Although the Weekly made repeated calls to MLK and the Department of Health Services, county officials initially offered this sole response: “The hospital and the department have fully reviewed the clinical facts of the case and determined that the care provided at MLK-Harbor Hospital was appropriate and consistent with a non-emergency.” But by June 12, after Ponce’s plight made headlines, Chernof told the Los Angeles County Board of Supervisors that the case “had numerous problems.”
Now, as MLK hurtles toward June 30, critics are asking how this hospital — overseen by a raft of highly paid consultants and managers, its beds reduced from over 200 to 42 — could continue to make such ghastly mistakes.
Last week, L.A. County Supervisor Gloria Molina pressed her fellow supervisors to prepare for MLK’s possible shutdown. “We are playing Russian roulette with everybody that is right now waiting in that emergency room,” she announced.
Molina is, of course, a member of the powerful five-member board ultimately responsible for cleaning up MLK, and, despite the board’s plans and promises, it has obviously failed to do so. At a June 18 meeting, county health officials stunned the board, admitting that they have not undertaken many of the sweeping changes they promised last fall, including transferring and retraining MLK’s staff and handing significant oversight to Harbor-UCLA. “We’ve poured tons of money and tons of energy into this hospital,” a source close to the board said. “People don’t understand why we’re still having incidents like these two.”
Critics say the Board of Supervisors has not come down hard enough on MLK, because every previous threat to shut down the hospital has been greeted by loud and prolonged objections from the African-American community. Yet, in the wake of Ponce’s experience and Rodriguez’s death, once-vocal black-community members and organizers have grown notably silent. “We expected an outcry,” says the county source, “but we honestly haven’t had one.”
Najee Ali, a South Los Angeles activist and director of Project Islamic H.O.P.E., and in the past a fiery MLK supporter, says the two high-profile incidents have “made it very hard to defend Martin Luther King hospital. That’s the real reason there’s no outcry.” Behind closed doors, Ali says, sentiments among many in the black community have changed. “You hear people saying that maybe it does need to be closed down for a while and then reopened,” he says. “It’s just nobody wants to come out with it publicly. But I live in that neighborhood, and I think it needs to be said. I know I’ve lost confidence. A lot of people have.”
In an effort to keep the feds from pulling the plug, the county on June 15 issued a detailed “Plan of Correction” regarding Rodriguez’s death. Then on June 18, the county issued a second correction plan, after the feds probed Ponce’s four-day ordeal and other incidents and concluded that ER patients at MLK face “immediate jeopardy.”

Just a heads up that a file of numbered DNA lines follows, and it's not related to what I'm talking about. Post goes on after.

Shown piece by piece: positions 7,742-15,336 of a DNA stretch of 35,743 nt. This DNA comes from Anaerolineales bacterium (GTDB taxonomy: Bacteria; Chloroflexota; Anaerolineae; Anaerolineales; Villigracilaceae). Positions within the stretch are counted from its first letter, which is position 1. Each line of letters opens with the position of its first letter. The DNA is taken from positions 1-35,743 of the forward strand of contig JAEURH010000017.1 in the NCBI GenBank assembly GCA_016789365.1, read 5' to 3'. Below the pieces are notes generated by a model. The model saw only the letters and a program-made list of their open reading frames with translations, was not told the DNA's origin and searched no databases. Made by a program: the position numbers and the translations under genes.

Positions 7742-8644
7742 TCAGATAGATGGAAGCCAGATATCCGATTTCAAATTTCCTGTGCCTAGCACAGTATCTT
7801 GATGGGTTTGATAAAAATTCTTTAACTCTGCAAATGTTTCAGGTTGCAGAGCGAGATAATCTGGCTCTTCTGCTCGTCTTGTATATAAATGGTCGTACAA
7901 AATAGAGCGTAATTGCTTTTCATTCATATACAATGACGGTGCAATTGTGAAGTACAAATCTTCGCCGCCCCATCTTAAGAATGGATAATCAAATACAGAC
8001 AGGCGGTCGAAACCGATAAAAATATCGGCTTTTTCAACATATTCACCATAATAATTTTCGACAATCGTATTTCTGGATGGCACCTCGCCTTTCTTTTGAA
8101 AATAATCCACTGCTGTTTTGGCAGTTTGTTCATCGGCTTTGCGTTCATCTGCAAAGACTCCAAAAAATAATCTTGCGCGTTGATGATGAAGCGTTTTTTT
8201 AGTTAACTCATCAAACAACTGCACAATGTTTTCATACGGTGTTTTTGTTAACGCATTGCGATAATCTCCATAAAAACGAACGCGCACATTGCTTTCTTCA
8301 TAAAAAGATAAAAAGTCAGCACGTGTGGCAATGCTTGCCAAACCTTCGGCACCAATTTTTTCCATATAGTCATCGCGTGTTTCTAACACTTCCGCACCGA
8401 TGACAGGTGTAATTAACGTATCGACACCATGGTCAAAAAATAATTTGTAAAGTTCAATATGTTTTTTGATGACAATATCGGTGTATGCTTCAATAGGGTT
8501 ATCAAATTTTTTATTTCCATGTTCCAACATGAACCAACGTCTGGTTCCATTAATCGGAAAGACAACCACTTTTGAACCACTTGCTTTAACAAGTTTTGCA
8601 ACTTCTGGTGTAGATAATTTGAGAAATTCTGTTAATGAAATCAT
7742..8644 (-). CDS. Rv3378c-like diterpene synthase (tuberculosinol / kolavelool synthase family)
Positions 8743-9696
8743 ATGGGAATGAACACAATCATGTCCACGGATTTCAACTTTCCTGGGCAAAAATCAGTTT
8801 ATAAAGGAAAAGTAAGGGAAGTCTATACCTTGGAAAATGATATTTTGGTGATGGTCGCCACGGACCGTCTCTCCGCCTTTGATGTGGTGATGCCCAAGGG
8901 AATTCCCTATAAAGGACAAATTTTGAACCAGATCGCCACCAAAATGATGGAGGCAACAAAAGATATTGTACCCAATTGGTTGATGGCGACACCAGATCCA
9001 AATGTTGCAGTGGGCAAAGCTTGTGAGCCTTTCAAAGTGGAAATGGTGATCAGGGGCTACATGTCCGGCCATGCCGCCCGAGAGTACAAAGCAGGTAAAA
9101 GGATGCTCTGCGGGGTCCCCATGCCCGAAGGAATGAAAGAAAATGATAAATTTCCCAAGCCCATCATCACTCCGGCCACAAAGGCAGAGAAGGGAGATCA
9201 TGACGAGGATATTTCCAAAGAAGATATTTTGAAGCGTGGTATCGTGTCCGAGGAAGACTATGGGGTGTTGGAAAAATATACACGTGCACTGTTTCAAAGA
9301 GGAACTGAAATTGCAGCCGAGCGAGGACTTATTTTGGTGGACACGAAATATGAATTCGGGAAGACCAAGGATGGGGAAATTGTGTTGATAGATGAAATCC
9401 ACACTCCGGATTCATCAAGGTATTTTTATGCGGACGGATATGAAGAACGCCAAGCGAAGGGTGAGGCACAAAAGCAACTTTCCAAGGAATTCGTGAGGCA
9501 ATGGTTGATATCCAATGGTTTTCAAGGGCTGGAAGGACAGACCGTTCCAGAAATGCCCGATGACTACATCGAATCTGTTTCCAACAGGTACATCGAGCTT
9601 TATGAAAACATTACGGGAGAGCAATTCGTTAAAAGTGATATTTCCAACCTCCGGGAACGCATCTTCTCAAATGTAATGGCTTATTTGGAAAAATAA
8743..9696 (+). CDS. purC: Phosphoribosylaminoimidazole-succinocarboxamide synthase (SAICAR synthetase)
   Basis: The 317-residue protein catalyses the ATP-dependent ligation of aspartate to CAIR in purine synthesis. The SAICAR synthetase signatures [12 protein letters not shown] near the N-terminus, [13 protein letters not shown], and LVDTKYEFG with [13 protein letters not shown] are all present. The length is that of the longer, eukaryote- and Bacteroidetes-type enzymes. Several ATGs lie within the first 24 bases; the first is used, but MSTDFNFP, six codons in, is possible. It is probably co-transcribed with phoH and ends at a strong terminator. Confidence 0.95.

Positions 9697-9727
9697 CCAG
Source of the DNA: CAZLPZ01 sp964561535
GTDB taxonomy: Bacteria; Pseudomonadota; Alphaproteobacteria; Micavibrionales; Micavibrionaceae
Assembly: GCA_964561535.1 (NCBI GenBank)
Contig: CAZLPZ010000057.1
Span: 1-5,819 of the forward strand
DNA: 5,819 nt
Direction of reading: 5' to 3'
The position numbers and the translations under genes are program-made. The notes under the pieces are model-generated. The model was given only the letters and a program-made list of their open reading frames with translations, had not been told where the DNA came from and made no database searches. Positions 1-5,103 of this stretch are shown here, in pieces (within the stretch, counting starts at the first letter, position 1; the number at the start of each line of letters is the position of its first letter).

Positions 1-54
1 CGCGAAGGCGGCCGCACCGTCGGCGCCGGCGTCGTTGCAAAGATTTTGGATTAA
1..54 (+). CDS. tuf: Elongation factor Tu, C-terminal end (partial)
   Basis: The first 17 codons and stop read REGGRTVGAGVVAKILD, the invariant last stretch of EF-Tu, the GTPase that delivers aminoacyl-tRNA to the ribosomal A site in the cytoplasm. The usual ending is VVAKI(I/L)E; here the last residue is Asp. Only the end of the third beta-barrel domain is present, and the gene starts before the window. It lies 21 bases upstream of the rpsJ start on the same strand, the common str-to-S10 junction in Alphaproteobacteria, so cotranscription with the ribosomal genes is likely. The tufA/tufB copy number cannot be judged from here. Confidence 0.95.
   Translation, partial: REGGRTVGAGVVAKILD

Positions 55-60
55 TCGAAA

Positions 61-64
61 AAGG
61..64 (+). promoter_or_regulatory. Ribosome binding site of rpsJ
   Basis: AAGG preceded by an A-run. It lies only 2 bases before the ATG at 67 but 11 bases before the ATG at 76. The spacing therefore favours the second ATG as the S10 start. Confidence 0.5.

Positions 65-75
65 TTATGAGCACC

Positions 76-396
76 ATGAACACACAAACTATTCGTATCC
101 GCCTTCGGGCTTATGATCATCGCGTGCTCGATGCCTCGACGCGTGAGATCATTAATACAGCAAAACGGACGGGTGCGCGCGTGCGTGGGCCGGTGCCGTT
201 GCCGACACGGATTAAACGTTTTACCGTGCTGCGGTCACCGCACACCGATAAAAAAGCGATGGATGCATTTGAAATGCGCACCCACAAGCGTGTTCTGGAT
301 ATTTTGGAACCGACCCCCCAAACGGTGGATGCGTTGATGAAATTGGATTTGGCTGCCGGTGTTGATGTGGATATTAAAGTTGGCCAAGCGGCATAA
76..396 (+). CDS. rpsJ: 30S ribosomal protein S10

Both plans call for yet another round of retraining, plus new regulations and monitoring. But critics question whether training and extra rules can make much difference, when six hospital staff members ignored Rodriguez as she vomited blood, or when multiple physicians and nurses failed to follow existing regulations as Ponce suffered textbook symptoms of a man about to be blinded — or worse.
THESE INCIDENTS, and the alarming new failures detailed in Tuesday’s federal report, occurred in a hospital that is supposedly the most aggressively monitored in Los Angeles.
“At this point, it starts to seem like indifference among some of the medical staff,” concedes Ali.
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Chernof, the reigning health official, vehemently disagrees. He says the Ponce and Rodriguez incidents are “tragic” and “not appropriate” but insists that “tens of thousand of patients are being treated . . . professionally and with care.”
“We can’t afford for this hospital to be closed,” says Chernof. “It’s much too important to the surrounding communities. And we expect the hospital to stand up and meet the standards that the [federal regulators] expect and that the community expects.”
And what if it doesn’t? “It will,” Chernof says. “It has to.”
Whether Chernof is wrong or right, one unalterable fact remains: In a city with an already overburdened health system, Martin Luther King Jr.–Harbor Hospital served 48,000 people just last year. If the authorities shut it down, nobody knows where all those patients will go.